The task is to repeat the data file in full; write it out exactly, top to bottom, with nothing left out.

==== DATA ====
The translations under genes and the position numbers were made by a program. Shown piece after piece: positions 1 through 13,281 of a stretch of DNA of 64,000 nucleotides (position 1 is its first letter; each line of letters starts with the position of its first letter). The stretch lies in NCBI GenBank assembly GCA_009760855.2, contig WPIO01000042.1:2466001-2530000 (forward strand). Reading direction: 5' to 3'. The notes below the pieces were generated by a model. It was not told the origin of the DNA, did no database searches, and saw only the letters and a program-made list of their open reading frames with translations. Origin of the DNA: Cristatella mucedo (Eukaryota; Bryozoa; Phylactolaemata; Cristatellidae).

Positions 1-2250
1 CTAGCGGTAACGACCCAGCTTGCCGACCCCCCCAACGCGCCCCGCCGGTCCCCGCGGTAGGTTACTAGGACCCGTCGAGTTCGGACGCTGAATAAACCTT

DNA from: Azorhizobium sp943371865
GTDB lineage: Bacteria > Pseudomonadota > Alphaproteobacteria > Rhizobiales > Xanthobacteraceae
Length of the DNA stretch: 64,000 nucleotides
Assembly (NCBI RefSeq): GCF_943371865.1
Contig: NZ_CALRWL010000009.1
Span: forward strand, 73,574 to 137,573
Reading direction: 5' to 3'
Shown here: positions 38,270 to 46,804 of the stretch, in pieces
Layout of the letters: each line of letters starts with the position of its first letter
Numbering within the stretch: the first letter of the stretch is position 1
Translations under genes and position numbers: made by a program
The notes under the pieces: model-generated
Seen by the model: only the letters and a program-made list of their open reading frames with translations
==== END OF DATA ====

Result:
The translations under genes and the position numbers were made by a program. Shown piece after piece: positions 1 through 13,281 of a stretch of DNA of 64,000 nucleotides (position 1 is its first letter; each line of letters starts with the position of its first letter). The stretch lies in NCBI GenBank assembly GCA_009760855.2, contig WPIO01000042.1:2466001-2530000 (forward strand). Reading direction: 5' to 3'. The notes below the pieces were generated by a model. It was not told the origin of the DNA, did no database searches, and saw only the letters and a program-made list of their open reading frames with translations. Origin of the DNA: Cristatella mucedo (Eukaryota; Bryozoa; Phylactolaemata; Cristatellidae).

Positions 1-2250
1 CTAGCGGTAACGACCCAGCTTGCCGACCCCCCCAACGCGCCCCGCCGGTCCCCGCGGTAGGTTACTAGGACCCGTCGAGTTCGGACGCTGAATAAACCTT

DNA from: Azorhizobium sp943371865
GTDB lineage: Bacteria > Pseudomonadota > Alphaproteobacteria > Rhizobiales > Xanthobacteraceae
Length of the DNA stretch: 64,000 nucleotides
Assembly (NCBI RefSeq): GCF_943371865.1
Contig: NZ_CALRWL010000009.1
Span: forward strand, 73,574 to 137,573
Reading direction: 5' to 3'
Shown here: positions 38,270 to 46,804 of the stretch, in pieces
Layout of the letters: each line of letters starts with the position of its first letter
Numbering within the stretch: the first letter of the stretch is position 1
Translations under genes and position numbers: made by a program
The notes under the pieces: model-generated
Seen by the model: only the letters and a program-made list of their open reading frames with translations